Providing locally directed resources to employers could be the critical ingredient to securing new tenants in the Vecino Group’s new office building in the IDEA Commons and new infill projects near Jordan Creek.
Another piece of good news is that businesses won’t need to allocate as many parking spaces with hybrid models and staggered schedules, which is advantageous for downtown.
Springfield is in a unique position to build on the center city momentum started before the pandemic, including the Forward SGF comprehensive plan, and Renew Jordan Creek and Grant Avenue Parkway projects to incorporate the new realities of a post-pandemic workplace.
Employees, employers and developers will all have the opportunity in the coming months to offer their input on shaping the future of the IDEA Commons and major redevelopment sites. What outdoor amenities would entice them to work or locate their businesses downtown? What transportation options would they like to see over the next 10 years with the continued development of electric cars, autonomous vehicles and greenway trails? How can office spaces be designed to be flexible, embody a desired organizational culture and offer opportunities for collaboration?
There is still time to include many of these ideas from the ground up in a community that encourages its citizens to be engaged.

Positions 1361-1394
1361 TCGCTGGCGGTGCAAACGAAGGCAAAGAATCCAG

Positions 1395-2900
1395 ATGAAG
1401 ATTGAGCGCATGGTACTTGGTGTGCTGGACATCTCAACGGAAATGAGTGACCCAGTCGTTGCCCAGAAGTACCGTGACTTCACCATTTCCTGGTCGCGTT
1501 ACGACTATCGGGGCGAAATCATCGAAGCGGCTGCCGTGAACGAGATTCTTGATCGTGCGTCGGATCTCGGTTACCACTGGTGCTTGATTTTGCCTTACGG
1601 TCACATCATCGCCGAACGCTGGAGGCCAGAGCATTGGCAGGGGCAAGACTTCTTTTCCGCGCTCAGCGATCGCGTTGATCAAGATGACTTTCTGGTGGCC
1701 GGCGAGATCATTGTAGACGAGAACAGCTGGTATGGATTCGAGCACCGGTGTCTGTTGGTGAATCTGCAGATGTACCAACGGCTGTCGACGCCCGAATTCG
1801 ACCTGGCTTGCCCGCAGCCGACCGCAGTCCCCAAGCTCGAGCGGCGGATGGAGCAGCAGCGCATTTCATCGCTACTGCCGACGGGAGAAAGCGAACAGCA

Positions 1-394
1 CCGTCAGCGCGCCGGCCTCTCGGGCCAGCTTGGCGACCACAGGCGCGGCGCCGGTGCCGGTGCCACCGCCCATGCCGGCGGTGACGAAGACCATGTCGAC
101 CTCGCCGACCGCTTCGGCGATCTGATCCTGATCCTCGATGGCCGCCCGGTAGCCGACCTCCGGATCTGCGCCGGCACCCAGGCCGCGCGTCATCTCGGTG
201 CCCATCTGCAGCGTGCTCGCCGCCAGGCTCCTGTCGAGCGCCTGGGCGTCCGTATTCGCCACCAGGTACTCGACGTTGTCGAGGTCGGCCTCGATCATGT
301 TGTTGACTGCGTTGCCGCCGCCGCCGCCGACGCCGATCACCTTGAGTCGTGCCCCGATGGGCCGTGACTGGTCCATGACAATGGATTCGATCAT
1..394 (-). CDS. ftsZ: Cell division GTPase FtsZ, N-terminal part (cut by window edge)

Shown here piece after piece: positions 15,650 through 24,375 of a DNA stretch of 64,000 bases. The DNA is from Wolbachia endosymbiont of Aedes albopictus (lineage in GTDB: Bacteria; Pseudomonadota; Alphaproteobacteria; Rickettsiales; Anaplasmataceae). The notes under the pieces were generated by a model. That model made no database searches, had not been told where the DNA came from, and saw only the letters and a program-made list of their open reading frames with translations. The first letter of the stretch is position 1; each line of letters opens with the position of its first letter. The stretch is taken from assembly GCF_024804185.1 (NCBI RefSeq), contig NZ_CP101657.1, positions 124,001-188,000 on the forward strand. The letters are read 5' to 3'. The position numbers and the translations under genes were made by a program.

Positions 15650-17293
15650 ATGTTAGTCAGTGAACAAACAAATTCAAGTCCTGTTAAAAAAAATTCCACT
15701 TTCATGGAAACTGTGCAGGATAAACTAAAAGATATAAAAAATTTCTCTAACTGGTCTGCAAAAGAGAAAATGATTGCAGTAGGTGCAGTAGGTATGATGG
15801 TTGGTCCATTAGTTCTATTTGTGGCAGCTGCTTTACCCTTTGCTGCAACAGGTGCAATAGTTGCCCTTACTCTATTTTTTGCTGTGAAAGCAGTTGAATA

Public funding for Renew Jordan Creek and Grant Avenue Parkway is already in place. More federal infrastructure funds will be debated in the new few weeks. There will be a keen interest in stimulating the recovery through leveraging public and private partnerships.
Escalating vaccinations will allow more workers to return to downtown Springfield. This is the time to join with city staff, its consultants, fellow workers and center city advocates to create the next generation of workplace options for downtown Springfield.
Rusty Worley, executive director of Downtown Springfield Association, can be reached at email@example.com.
Drive-thru coffee shop Bigfoot Coffee Co. LLC opened; a pair of Springfield attorneys launched medical marijuana certification clinic The Med Card Co. LLC; and husband-and-wife owners Ryan and Lesley Day debuted their first business venture with the opening of The Farmhouse on Boone Cafe LLC.
Andrea Petersberg, owner of the Local Bevy, says the appeal of a local store holds a lot of value for people in and outside of Springfield. Petersburg says being a supporting part of the local connection for artists is important for her.